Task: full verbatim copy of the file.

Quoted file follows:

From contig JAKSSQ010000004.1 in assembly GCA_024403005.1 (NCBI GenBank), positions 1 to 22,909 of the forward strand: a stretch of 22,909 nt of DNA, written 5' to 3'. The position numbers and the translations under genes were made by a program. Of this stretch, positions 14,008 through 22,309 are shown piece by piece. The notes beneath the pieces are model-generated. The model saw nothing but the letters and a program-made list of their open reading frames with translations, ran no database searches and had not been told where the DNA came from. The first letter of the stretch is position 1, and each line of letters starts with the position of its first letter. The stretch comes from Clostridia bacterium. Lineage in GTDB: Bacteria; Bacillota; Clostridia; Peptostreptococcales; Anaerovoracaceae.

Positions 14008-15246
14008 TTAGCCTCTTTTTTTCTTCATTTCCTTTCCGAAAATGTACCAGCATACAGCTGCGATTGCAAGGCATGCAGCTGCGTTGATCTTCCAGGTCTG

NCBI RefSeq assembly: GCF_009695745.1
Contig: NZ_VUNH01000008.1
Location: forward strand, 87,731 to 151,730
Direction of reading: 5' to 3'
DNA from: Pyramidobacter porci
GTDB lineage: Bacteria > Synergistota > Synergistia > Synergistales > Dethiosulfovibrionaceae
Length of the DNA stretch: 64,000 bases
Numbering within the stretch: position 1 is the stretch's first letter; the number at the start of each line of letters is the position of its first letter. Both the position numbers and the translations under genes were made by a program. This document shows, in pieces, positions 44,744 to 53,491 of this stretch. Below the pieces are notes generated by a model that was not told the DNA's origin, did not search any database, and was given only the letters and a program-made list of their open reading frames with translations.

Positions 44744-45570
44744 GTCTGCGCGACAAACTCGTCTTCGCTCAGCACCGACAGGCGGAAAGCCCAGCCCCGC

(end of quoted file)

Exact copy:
From contig JAKSSQ010000004.1 in assembly GCA_024403005.1 (NCBI GenBank), positions 1 to 22,909 of the forward strand: a stretch of 22,909 nt of DNA, written 5' to 3'. The position numbers and the translations under genes were made by a program. Of this stretch, positions 14,008 through 22,309 are shown piece by piece. The notes beneath the pieces are model-generated. The model saw nothing but the letters and a program-made list of their open reading frames with translations, ran no database searches and had not been told where the DNA came from. The first letter of the stretch is position 1, and each line of letters starts with the position of its first letter. The stretch comes from Clostridia bacterium. Lineage in GTDB: Bacteria; Bacillota; Clostridia; Peptostreptococcales; Anaerovoracaceae.

Positions 14008-15246
14008 TTAGCCTCTTTTTTTCTTCATTTCCTTTCCGAAAATGTACCAGCATACAGCTGCGATTGCAAGGCATGCAGCTGCGTTGATCTTCCAGGTCTG

NCBI RefSeq assembly: GCF_009695745.1
Contig: NZ_VUNH01000008.1
Location: forward strand, 87,731 to 151,730
Direction of reading: 5' to 3'
DNA from: Pyramidobacter porci
GTDB lineage: Bacteria > Synergistota > Synergistia > Synergistales > Dethiosulfovibrionaceae
Length of the DNA stretch: 64,000 bases
Numbering within the stretch: position 1 is the stretch's first letter; the number at the start of each line of letters is the position of its first letter. Both the position numbers and the translations under genes were made by a program. This document shows, in pieces, positions 44,744 to 53,491 of this stretch. Below the pieces are notes generated by a model that was not told the DNA's origin, did not search any database, and was given only the letters and a program-made list of their open reading frames with translations.

Positions 44744-45570
44744 GTCTGCGCGACAAACTCGTCTTCGCTCAGCACCGACAGGCGGAAAGCCCAGCCCCGC